(Den Helder February 1, 1952)
Sun Writes Shadow
This work made from welded steel plate with a dark-green bronze patina is a reflection of our relationship with nature, light and shadow and is a gift from the artist (1986). The original location for this sculpture was supposed to be the Rondeel near the16th century fortifications at the harbour entrance. In the end the city council chose for a location in the park which is arguably more appropriate. For the artist the other location was not desirable: ‘My work is about time and light and not about war’ was his comment. ‘Sun Writes Shadow’ is establishing a relationship with the natural environment. Here it’s thematic makes a better statement. The circle stands for the endless movement simultaneously with the sun, supporting the circle, as a sort of writing leaving temporary shadows on the earth. Space and movement are joined together, while the oblique side of the circle is showing gravity.
(Jakarta October 26, 1941 – Vlissingen October 30, 2018)
Two meters above the ground a man and a woman tower above everyone else. The wobbly equilibrium symbolises the risky side of our technological society. The man wears a shirt, the woman bears only a cloth around her shoulders. Both are looking aimlessly at the horizon, as if hypnotized. They look very fragile on the bizarre high chairs far disconnected from nature. They also have something unapproachable, withdrawn high above earth in their own world. Haas made this sculpture ‘The Couple’ in 1982 as a symbol of the contemporary human being who in ignorance disconnects itself from nature while trusting the technology which is manifesting itself more and more in our everyday lives. But this balance has ultimately become dubious. Jan Haas was self-taught. Drawing was the foundation for his work, but he manifested also as a painter, engraver and sculptor. Reoccurring basic themes in his work are human relationships and nature.
(Amsterdam, April 25, 1914 – Breda, November 6, 2007)
Joung and Old
On the Burgomaster van Woelderenlane at the crossing of the President Rooseveltlane stands this bronze sculpture by L. Messer. It was placed on location in 1964 and was a gift from the former burgomaster of Flushing C.A. van Woelderen to the city inhabitants. It depicts the transience of life.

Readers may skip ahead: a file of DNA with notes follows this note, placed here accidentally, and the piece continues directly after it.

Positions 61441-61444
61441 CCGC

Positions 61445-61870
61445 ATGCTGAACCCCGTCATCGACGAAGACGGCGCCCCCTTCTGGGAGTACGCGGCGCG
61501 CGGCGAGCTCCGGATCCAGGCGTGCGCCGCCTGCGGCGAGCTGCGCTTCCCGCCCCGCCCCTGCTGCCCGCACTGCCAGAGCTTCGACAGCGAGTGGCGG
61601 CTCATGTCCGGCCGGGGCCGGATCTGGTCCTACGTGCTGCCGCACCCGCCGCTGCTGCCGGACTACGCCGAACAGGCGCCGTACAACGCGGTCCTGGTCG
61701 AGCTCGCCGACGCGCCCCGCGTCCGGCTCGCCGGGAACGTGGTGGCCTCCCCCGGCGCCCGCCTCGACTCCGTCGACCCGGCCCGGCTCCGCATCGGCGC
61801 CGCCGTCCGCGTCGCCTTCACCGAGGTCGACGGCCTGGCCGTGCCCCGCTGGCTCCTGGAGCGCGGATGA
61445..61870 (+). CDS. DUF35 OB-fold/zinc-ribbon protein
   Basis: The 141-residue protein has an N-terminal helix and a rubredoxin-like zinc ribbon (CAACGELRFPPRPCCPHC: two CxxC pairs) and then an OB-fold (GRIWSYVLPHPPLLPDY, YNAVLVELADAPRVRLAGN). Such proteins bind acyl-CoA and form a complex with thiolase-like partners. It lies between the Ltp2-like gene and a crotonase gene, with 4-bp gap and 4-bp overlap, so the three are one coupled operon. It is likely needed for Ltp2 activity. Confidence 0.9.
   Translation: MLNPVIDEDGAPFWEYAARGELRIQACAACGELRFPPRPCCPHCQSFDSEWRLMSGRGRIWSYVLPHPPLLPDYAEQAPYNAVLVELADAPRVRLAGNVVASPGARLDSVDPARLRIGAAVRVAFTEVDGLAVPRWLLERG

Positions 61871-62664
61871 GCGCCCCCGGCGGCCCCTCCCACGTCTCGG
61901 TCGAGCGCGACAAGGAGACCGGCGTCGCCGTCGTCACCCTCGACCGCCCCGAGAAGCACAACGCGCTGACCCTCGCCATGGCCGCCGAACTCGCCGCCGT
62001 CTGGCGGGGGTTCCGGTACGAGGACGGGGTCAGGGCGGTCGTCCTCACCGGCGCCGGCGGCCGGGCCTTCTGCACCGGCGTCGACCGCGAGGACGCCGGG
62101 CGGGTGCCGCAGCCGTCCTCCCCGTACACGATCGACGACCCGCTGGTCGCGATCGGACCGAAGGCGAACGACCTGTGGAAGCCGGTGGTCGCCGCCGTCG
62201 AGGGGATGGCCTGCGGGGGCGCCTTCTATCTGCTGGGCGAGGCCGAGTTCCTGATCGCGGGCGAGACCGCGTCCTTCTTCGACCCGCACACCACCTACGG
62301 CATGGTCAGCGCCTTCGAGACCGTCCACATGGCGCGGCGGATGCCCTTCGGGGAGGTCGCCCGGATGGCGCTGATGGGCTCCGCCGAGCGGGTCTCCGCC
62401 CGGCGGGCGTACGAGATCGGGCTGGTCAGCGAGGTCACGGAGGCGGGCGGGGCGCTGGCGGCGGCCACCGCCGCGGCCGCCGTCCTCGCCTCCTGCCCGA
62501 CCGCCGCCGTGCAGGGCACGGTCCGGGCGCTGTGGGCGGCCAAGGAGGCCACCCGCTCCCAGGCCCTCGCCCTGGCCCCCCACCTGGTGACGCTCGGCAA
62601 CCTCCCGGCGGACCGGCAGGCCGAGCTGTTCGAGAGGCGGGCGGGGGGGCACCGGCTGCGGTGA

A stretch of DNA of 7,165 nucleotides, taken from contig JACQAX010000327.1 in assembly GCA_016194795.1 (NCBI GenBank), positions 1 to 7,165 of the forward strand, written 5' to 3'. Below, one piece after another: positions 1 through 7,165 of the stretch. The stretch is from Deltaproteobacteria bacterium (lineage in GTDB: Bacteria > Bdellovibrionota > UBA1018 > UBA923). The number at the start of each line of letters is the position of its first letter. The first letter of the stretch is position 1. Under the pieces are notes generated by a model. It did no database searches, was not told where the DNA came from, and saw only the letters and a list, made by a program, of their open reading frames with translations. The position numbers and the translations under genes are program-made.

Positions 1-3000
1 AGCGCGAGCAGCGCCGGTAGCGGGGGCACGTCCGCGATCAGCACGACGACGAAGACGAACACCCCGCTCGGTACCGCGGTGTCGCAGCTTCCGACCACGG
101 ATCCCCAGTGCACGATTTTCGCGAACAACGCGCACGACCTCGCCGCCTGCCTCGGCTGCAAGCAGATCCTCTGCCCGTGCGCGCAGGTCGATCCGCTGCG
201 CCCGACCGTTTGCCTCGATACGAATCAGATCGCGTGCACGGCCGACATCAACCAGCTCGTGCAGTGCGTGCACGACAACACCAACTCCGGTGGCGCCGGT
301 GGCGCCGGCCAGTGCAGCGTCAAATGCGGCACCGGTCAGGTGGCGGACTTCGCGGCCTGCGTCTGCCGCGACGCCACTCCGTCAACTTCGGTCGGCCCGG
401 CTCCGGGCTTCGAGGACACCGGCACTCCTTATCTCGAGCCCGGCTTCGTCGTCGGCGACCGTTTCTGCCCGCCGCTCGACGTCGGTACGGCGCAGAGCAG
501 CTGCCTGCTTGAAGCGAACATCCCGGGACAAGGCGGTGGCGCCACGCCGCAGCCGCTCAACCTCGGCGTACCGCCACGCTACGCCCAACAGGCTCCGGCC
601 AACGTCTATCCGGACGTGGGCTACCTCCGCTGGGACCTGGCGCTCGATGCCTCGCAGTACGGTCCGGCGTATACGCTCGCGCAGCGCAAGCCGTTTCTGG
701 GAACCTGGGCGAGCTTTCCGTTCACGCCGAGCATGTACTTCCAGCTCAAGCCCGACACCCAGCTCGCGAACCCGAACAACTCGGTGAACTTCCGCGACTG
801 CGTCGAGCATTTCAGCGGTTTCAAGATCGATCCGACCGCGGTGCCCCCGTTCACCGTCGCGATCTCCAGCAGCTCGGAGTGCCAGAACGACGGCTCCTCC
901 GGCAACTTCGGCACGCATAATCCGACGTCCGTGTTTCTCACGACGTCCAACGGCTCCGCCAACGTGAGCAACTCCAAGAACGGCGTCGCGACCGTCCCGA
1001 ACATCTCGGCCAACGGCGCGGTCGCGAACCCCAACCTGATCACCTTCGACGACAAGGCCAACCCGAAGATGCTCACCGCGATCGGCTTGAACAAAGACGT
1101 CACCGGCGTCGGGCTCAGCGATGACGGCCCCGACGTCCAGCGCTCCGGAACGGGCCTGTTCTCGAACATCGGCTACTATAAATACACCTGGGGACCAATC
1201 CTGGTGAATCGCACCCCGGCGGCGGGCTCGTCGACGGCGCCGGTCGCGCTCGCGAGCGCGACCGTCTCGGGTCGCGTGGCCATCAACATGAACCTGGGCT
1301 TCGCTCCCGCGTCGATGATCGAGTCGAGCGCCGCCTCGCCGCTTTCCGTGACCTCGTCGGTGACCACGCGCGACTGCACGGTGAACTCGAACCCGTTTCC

A young couple and an old couple are sitting back to back. It’s about love, but the attitude which they may have adopted towards each other is susceptible to different interpretations. You could also see it as a generation conflict turning its back, but also as the continuity of experiencing life through which they support each other.
Aan de nagedachtenis van
C.A. van Woelderen
Stichter van het Nollebos
Foundation: sculpture from Kees Keijzer is better located in the Nollebos
Flushing-One of the three recently restored ‘growth’ sculptures by Kees Keijzer deserves a place in the park. The ‘beautiful sculpture’ is better located there than in a small field next to the Sloeweg. This idee is being propagated by the VanWoelderenpark foundation.
‘The Nollebos and the Westduinpark already have several pieces of sculpture. A sculpture by Keijzer can contribute considerably to a permanent art exhibition in the Flushing city park.’ assures Jean-Marie van Isacker. Since he moved to the Burgomaster van Woelderenlane the former art and antiques appraiser has been touched by the park’s beauty and it’s founder.
Last year van Isacker hatched out as a forester, a gardener, a protector of the park and a local historian advocate of the burgomaster who birthed the Nollebos. As such he decluttered toppled trees, removed hundreds of giant hogweeds that were threatening walking people and discarded fish that were killed by the heat. He also brought to the attention the damage which he discovered on the sculpture ‘The Couple’ by Jan Haas and the fact that man and woman had exchanged places on their return from the restauration.
‘One of the ‘growth’ sculptures has something of a telescope, especially in the vicinity of a transmission tower. In the park It gives the spectator the chance to view it in all tranquillity rather than alongside the (Sloeweg) road with constant heavy traffic’ argues van Isacker. ‘Not all three of the ‘growth’ sculptures have to be placed in the ‘VanWoelderenpark’’, the name which his foundation prefers. ‘On the previous location in the garden of the Bethesda hospital they looked fine together, but right now they can stand on their own. The other two sculpture can as far as I am concerned be located on the Sloeweg’.
On Tuesday the city council had not yet received the suggestion from the foundation yet but they will discuss it later upon arrival.